Sortation helps speed growth
Double-density tilt tray sorter transforms order fulfillment for Oriental Trading Company.
in the NewsState of Logistics 2016: Pursue mutual benefit Protective packaging revenues to nearly double by 2026 As ocean cargo alliances prepare for new deployments, Port of Oakland remains “confident” A3 previews Automate 2017 show and conference Slow progress on Positive Train Control implementation remains intact, reports FRA More News
Oriental Trading Company (OTC), one of the nation’s largest direct-to-consumer retailers and distributors of party supplies, needed high throughput in a compact system footprint to keep up with the exploding growth of orders and SKUs. So it was appropriate when the company built a new 750,000-square-foot distribution center in LaVista, Neb., that it used a new picking methodology that it refers to as “explode and assemble.”
One key component of the system is a tilt tray sorter (Beumer Group, beumergroup.com). The system feeds 600 packout stations and was configured to support an increase in OTC’s product offerings—to up to 50,000 SKUs—and improve productivity and order accuracy. In 2011, the DC picked and packed 79 million units, productivity increased by 45%, and order accuracy improved from 99.25% to 99.93%.
“The explode and assemble process enables our system to explode customer order items into large unit waves, and then reassemble these orders into packout locations utilizing a high-speed unit sorter,” said Deon Wagner, vice president of fulfillment center operations.
The double-density, split-tray design doubles the sorter system capacity and was designed to use the DC’s available space with optimal efficiency. And, the chute width at the packout stations was optimized to enable more stations in the same footprint, compared to industry standards.
Order processing works like this: To “explode” the orders, four picking and packing subwaves are created from the original wave coming; picking tasks are assigned to an induction location on the sorter, and orders are assigned to a chute leading to the packout locations.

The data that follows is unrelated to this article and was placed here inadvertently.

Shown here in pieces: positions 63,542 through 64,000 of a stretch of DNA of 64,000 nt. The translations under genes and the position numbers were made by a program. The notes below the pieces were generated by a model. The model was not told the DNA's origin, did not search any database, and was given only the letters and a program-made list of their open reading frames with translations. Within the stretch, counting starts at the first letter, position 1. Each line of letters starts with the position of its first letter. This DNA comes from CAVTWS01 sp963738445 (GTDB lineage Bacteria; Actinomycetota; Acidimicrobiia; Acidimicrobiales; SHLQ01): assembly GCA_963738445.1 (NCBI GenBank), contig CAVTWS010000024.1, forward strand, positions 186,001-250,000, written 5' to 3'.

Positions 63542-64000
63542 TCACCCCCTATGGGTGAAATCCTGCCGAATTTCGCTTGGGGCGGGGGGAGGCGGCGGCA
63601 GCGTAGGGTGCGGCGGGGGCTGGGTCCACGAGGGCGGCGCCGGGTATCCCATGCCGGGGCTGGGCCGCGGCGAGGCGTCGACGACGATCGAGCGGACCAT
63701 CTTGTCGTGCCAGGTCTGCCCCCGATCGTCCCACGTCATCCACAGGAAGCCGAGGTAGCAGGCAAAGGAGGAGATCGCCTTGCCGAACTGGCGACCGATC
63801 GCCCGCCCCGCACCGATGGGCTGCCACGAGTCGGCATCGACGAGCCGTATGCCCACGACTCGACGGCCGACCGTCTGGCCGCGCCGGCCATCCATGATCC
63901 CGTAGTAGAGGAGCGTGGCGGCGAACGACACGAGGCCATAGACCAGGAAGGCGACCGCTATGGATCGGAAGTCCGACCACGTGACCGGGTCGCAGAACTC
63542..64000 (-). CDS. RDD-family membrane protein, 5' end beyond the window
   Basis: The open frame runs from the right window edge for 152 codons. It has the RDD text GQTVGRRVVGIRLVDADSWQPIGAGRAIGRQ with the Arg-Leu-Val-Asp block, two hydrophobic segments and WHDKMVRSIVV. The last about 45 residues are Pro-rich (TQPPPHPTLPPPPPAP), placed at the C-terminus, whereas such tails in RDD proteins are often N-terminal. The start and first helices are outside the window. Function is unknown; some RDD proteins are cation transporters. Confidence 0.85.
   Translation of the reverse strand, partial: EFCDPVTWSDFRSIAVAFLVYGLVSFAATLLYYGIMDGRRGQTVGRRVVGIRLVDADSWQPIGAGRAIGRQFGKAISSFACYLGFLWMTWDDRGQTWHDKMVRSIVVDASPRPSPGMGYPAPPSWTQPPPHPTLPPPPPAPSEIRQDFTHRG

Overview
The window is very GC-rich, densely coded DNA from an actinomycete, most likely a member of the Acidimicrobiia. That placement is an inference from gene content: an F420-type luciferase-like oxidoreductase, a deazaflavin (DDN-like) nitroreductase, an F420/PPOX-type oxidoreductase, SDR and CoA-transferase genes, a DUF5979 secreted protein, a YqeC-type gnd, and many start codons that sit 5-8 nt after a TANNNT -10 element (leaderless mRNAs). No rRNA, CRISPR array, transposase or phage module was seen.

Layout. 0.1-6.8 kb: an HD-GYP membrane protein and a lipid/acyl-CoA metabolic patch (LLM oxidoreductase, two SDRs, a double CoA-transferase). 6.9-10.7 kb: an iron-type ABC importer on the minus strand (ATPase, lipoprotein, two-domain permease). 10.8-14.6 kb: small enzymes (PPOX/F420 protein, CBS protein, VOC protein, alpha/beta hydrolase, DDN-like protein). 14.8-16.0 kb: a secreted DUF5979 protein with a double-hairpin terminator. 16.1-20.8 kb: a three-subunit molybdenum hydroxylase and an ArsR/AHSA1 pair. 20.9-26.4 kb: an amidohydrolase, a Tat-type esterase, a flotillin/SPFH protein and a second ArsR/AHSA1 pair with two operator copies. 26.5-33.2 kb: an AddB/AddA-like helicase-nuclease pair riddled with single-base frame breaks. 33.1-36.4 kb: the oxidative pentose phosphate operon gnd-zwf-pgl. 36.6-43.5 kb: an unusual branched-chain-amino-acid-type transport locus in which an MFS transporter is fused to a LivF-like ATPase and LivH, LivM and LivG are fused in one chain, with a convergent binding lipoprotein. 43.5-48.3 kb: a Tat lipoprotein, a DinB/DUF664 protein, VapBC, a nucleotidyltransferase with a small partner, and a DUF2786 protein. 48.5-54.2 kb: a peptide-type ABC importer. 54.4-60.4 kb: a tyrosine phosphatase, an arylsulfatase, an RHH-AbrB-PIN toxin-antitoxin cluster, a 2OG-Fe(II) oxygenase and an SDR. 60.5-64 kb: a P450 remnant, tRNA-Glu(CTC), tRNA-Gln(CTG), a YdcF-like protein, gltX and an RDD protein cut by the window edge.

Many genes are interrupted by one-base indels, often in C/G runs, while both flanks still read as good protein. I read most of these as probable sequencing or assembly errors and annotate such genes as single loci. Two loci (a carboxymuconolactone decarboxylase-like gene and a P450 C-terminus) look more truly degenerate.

For the “assemble” part of the orders, items for a single order are sent to a packout location. After an order is packed into a shipping container, it is scanned again. When the carton is 100% complete, it is sorted to an automated tape-sealing machine and the shipping sorter. Exceptions are conveyed to an exception handling station.
According to Wagner, the sorter has enabled OTC to sort more than 400,000 units during its peak day at an accuracy rate of 99.8%. Since the sorter can sort more than 43,000 units per hour, OTC is able to leverage wave size to increase pick density and reduce visits to pick locations to once per wave.
About the AuthorNoel P. Bodenburg Noël P. Bodenburg, executive managing editor, has been with Modern Materials Handling and Material Handling Product News since 2006. She is a graduate of Boston University. Prior to joining the Supply Chain Group magazines, Noël worked as a production and managing editor at other industry business-to-business publications.
Subscribe to Modern Materials Handling Magazine!Subscribe today. It's FREE!
Find out what the world’s most innovative companies are doing to improve productivity in their plants and distribution centers.
Start your FREE subscription today!
Lawson Products: Automation that fits Lawson’s multi-purpose distribution center View More From this Issue